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Modern Isolated Carbonate Platform Dimensional Database Collected from Publicly Available Image Catalogs

Bachtel, Steve 1; Phelps, Ryan 2; Hereid, Kelly 2; El-Azzi, Joseph 2; Dunn, Elizabeth M.2; Helbert, Dana 2; Cardona, Paola 2; Caber, Randy 2; Singh, Kadira 2; Kiel, Brian 2
1 ConocoPhillips Co., Houston, TX.
2 Jackson School of Geosciences, The University of Texas, Austin, TX.

A global dimensional database of approximately 840 Modern isolated carbonate platforms was constructed using publicly available image catalogs and literature. The database provides comparative analogs for ancient subsurface and outcrop datasets. The database includes location, classification of platform type, area, perimeter, and platform interior water depths. Platform type is determined by the extent of reef margin accretion and relative platform interior water depth. Total area was measured for each platform with separate measurements for shallow, moderate, and deep regions of the platform interior. Perimeter measurements include total perimeter, and perimeter lengths of islands and fully accreted reef crests. Maximum depths of the platforms were compiled from literature.

Eight study areas were investigated, providing global coverage of Modern isolated platforms. Quality control was performed on subsets of each dataset to ensure data consistency among all investigators. The measurements were compiled in ArcGIS to visualize basin-scale patterns in the dataset. Several major carbonate producing regions are illustrated including the Maldives, South China Sea, Marshall/Gilbert Islands, Northern Caribbean, Rowley Shoals, and East Fiji.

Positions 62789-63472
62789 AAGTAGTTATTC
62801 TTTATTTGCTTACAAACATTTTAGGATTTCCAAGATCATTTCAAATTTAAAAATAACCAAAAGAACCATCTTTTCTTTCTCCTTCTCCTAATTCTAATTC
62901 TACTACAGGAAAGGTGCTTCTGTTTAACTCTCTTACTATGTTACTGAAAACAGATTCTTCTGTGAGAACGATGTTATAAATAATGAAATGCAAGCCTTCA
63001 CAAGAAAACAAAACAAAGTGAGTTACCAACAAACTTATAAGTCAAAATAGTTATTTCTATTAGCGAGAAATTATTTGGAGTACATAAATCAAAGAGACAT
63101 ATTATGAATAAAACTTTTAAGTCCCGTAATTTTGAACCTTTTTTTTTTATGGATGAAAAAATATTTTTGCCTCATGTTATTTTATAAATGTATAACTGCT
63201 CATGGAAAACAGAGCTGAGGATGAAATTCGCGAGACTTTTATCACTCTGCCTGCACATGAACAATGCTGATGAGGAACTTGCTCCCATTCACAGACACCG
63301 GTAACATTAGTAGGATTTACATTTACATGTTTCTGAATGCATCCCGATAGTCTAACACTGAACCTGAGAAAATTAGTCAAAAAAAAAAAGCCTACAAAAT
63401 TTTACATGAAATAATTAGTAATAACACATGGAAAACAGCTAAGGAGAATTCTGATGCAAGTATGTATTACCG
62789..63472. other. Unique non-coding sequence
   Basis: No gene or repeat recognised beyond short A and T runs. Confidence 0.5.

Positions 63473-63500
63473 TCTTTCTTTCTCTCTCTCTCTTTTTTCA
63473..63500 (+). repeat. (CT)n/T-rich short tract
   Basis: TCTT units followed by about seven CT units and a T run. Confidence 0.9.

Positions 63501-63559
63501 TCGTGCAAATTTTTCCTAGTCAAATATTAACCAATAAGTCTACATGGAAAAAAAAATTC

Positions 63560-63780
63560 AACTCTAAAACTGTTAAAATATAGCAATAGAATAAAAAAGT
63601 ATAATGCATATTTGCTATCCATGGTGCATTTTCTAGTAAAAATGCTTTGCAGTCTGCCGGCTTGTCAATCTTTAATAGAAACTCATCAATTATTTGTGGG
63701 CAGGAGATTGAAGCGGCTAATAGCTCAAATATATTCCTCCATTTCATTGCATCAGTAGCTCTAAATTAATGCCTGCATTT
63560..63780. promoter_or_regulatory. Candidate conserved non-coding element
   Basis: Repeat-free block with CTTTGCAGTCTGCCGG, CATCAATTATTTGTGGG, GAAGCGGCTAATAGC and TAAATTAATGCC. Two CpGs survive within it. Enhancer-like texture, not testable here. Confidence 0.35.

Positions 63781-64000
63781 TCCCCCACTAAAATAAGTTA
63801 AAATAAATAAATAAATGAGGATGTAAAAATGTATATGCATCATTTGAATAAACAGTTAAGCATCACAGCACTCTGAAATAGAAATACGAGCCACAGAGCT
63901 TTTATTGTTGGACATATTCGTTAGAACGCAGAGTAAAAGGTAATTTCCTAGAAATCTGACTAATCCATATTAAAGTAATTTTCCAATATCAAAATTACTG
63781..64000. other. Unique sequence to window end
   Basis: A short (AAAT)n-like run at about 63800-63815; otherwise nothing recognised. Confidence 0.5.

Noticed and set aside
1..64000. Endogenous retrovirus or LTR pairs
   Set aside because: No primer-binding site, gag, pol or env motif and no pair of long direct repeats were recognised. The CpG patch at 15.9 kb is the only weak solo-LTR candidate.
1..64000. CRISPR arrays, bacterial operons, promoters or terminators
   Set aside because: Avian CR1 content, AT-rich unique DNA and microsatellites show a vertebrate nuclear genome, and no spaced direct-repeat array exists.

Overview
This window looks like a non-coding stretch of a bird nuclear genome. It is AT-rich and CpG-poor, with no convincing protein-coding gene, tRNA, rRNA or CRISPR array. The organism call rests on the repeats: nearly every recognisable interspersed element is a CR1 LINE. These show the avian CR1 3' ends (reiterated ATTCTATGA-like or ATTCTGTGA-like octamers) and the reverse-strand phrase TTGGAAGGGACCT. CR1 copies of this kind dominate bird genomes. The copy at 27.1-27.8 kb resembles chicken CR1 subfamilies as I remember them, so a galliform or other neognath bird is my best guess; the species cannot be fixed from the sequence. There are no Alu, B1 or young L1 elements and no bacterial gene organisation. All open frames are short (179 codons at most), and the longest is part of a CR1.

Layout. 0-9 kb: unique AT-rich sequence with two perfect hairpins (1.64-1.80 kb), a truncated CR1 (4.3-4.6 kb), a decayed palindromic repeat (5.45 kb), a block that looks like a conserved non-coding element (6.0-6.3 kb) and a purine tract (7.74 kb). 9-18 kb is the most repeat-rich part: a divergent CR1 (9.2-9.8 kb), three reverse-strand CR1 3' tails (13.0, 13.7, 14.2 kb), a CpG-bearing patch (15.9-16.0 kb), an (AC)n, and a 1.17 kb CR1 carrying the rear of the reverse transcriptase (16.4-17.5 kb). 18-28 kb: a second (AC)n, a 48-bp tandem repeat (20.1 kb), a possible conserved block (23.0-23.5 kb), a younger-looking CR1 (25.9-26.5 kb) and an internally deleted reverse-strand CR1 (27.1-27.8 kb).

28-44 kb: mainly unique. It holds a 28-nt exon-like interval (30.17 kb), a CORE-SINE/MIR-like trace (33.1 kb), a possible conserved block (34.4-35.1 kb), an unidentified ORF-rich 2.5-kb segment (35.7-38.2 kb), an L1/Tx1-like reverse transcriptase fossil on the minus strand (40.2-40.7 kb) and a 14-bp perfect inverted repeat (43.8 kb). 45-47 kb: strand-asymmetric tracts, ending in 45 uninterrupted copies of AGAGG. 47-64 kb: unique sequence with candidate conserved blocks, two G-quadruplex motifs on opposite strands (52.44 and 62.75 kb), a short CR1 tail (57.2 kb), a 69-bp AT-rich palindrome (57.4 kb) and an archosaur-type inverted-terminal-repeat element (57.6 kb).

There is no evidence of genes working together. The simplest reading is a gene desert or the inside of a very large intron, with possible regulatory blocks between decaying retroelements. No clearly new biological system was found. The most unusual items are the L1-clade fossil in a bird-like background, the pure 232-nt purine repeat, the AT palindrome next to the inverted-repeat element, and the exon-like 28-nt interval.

Modern carbonate environments contain a wide diversity of carbonate platforms and illustrate the importance of subsidence and tectonic setting on the distribution of platform types, platform interior depths, and platform margins. Incipiently drowned platforms (those with deep platform margins), are found most commonly in rapidly subsiding, active tectonic areas. Platforms with more continuous accreted margins are interpreted to be in areas of relatively less subsidence. Deep platform interiors seem to correlate with faster subsiding crust and platforms that are partly or fully filled with sediment may be in areas of slower subsidence. Future work will analyze platform dimensions in relation to sea surface temperature, wind strength, currents, and nutrients to evaluate additional external controls on platform morphology and physiography.


AAPG Search and Discovery Article #90090©2009 AAPG Annual Convention and Exhibition, Denver, Colorado, June 7-10, 2009